Are You Putting Off Recovery? You Might Be Depressed

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Nobody has to go to treatment. Most everybody who is being prompted to do so by their own intuition or the urging of others, probably should. There are dozens of legitimate reasons why people can’t go to treatment including life responsibilities which cannot be turned over to anyone else under certain circumstances. Additionally, there are dozens of illegitimate reasons people put off going to treatment, none of which are realistic enough to be arguable. If nothing else, this excuse making behavior is a form of procrastination.

Art of Procrastination

Some regard procrastination as an art form. Others see it to be the bane of their existence when it comes to being creative, excelling in productivity, or just being able to get anything done. Various scientific and psychologic studies into procrastination have revealed that the often assumed laziness factor for not getting things done has little to do with procrastination. Commonly, procrastination is a symptom of a mental health disorder. For example, people who are living with attention deficit disorder or attention hyperactivity disorder are known to procrastinate because concentrating on a task is hard. Those with anxiety procrastinate what they fear will make them anxious. People trying to manage borderline personality disorder procrastinate what they believe will validate their deeply seeded insecurities and feelings of worthlessness. Procrastination is also a sign of depression.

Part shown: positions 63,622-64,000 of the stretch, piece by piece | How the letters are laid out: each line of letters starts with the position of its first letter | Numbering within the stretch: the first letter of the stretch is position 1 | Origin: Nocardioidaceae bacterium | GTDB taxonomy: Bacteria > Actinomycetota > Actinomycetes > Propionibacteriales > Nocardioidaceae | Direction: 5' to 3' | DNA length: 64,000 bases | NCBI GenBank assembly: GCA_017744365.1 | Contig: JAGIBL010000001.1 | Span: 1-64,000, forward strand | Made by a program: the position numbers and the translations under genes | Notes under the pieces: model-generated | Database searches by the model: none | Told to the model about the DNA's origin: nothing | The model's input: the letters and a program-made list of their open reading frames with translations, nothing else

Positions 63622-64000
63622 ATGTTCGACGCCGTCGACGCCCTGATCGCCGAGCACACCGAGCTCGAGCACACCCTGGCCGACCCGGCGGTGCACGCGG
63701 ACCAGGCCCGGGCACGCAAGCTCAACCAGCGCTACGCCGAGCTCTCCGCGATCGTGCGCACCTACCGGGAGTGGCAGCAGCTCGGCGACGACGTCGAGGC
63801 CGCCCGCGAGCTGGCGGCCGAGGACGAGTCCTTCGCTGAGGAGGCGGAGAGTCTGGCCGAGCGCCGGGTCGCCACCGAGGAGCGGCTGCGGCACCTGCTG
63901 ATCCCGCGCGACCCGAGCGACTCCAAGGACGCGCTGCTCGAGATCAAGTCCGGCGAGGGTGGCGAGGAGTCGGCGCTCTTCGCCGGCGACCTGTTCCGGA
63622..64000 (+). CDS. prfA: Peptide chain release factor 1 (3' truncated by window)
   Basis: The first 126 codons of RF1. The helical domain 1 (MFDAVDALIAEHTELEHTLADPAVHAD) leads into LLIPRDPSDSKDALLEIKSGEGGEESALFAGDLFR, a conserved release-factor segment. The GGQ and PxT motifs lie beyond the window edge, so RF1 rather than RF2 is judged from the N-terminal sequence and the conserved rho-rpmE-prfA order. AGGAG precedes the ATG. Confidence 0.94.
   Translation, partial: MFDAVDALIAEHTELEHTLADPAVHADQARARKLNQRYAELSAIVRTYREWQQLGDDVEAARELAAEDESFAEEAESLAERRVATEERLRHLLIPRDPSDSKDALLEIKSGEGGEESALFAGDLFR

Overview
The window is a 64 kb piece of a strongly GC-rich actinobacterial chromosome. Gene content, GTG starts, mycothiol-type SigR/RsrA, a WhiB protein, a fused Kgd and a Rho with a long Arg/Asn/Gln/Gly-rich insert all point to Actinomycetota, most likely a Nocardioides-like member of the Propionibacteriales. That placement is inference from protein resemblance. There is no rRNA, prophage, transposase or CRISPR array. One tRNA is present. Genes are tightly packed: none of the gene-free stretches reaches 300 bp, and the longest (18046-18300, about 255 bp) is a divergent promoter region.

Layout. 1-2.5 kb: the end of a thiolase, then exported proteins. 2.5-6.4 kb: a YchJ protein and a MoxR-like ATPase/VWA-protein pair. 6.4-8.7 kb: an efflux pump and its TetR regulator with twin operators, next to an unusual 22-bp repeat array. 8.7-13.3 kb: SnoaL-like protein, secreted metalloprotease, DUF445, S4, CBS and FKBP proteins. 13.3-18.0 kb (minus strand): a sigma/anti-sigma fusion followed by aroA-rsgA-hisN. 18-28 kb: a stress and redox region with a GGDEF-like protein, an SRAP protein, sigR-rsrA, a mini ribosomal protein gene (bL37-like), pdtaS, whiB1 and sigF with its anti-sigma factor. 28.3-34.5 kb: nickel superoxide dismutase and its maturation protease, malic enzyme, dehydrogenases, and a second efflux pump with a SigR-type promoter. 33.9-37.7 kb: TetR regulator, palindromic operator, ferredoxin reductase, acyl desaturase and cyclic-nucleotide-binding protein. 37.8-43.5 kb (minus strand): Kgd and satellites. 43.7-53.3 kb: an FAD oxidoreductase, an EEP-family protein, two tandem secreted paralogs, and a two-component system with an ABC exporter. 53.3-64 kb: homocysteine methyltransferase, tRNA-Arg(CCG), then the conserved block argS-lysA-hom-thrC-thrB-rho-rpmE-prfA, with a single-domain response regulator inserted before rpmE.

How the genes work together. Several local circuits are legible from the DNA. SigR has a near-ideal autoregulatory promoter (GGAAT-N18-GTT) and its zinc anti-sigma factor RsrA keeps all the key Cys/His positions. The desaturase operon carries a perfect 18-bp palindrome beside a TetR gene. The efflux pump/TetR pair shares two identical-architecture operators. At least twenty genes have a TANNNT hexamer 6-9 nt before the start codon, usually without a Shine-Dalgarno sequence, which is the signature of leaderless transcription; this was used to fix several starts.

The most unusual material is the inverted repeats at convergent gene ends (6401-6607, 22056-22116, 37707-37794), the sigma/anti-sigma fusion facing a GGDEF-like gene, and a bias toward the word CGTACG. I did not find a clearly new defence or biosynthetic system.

Depression

Depression can feel like a dead weight. Symptoms from lethargy and exhaustion to hopelessness and feeling numb do not equate to a chipper or enthusiastic mood. Studies have revealed that there is a high correlation of depression and procrastination in people who feel unable to self-regulate. An overwhelming portion of people living with depression live without a formal diagnosis or any kind of treatment. Their likelihood of struggling with procrastination, even when it comes to a life saving choice like going to treatment, is higher. Depression is one of the most commonly co-occurring mental health disorders with substance use disorders like drug addiction and alcoholism.

If you or a loved one are putting off seeking help for a life threatening addiction, make now the time. LEAD Recovery Center is here to help you make the best decision of your life and choose the right treatment program so you can live a healthy and balanced life again. For more information call us today at (800) 380-0012.